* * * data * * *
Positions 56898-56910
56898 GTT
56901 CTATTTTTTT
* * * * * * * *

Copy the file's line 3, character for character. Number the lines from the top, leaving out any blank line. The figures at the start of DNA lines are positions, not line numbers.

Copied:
56901 CTATTTTTTT